Journey draws the user into the first checkpoint by having movement, and light focused in one area. In the distance, the user can see a swirl of scarf pieces on a ruin, and a white light shines once your character is close enough. Once you reach the first checkpoint you learn to speak and jump (which are the only other two controls for the game.)

So within the first 5 minutes, you’ve learned where you are, and what you can do. (Without a single word of text!)

This should also be applied to your homepage. Seeing as users tend to make a decision in about 3 seconds, you don’t have much time to capture their attention. Users don’t want to aimlessly explore your pixel paradise, they want to get the information that they came for—quickly.

Web design is capable of guiding users with its very own set of visual cues.


Using hierarchy in typography is imperative when guiding a user to the next destination. People tend to scan text, so it’s important to design the type in a way that makes scanning easy. Also, readability is key for engaging users on your site. Try to keep paragraphs to about 60-70 characters per line, and adjust your leading to be between 1.2—1.5 x Text pt.

Example: If your body text is 18pts. My leading should be at most 27 (1.5 x 18 = 27.) This will make the text easier to digest and keep users on your page longer.


Bright colored CTA’s are a great indicator of what to do next. (Think of them as your own set of swirling scarves.) Typically all CTA’s have a hover state, click state and an active state. These are all visual cues that let the user know they are creating/completing an action.

The wording of your CTA’s is important too. Users don’t like to click on things when they don’t know what will happen. So it’s important to be specific with what your CTA will do.

Example: If you have a form, it’s much better to have a CTA that says “Send Message” rather than just “Submit”


Sometimes animation can highlight an area of a page, but you want to make sure that it’s not distracting. I’ve talked about the usage of animation in a previous article.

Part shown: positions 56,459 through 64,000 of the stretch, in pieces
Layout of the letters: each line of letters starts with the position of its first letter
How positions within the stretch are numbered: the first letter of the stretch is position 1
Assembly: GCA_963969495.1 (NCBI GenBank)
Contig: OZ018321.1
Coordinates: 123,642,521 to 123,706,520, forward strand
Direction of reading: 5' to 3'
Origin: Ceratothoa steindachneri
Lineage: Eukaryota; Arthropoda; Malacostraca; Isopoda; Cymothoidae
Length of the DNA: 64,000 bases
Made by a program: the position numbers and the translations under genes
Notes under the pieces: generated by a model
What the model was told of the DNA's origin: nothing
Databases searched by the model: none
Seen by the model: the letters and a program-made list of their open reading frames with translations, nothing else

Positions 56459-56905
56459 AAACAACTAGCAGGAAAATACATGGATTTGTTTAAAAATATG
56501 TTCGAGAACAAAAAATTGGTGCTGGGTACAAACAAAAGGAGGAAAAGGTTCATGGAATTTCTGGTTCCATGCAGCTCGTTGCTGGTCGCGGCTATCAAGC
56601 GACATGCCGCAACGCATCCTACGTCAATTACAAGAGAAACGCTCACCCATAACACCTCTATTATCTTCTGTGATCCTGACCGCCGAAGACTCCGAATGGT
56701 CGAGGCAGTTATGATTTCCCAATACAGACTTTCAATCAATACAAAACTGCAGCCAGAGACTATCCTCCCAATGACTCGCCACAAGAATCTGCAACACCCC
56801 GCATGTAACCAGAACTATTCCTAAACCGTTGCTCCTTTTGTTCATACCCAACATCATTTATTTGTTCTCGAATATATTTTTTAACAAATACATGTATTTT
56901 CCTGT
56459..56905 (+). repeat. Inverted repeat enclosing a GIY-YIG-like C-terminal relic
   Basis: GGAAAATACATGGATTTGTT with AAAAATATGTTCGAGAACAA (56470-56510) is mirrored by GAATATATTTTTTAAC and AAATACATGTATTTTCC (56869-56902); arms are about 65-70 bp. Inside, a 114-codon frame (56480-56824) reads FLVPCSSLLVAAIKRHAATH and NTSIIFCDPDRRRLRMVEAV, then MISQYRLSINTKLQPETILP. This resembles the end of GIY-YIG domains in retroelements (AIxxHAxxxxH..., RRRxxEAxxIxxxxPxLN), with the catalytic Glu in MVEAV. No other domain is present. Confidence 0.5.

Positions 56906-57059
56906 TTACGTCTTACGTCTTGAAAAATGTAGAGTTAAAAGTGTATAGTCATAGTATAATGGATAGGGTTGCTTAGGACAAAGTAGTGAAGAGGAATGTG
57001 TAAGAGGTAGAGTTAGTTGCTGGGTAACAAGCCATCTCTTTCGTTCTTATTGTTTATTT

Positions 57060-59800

ps4 GIF

Consistency in rules:

This may seem obvious, but it’s easy to lose track of. When playing a game the circumstances may change, but the gamer knows their limits.

In Journey, you have a scarf that lights up when you speak to the swirling scarf pieces (or other cloth creatures throughout the game.) The charge allows you to soar; however, as soon as that light runs out you stop floating and fall back down. The game is teaching you that your movements are limited, and these swirling scarf pieces are little markers that keep the gamer moving forward in the right direction.

While playing Journey, you learn as a character that you can extend your scarf by collecting relics. In the game, these glowing relics are hidden around the map so that finding them is rewarding. The rule is simple; hidden gem = longer scarf = more soar time = faster movement & more fun!

For web design we know one thing for certain:


  • Mouse - click, hover, scroll
  • Keyboard - type, navigate

It’s up to the designer to determine what the user is capable of with the controls available.

In web design, people are all about speed. How quickly can they get to where they need to go while learning along the way.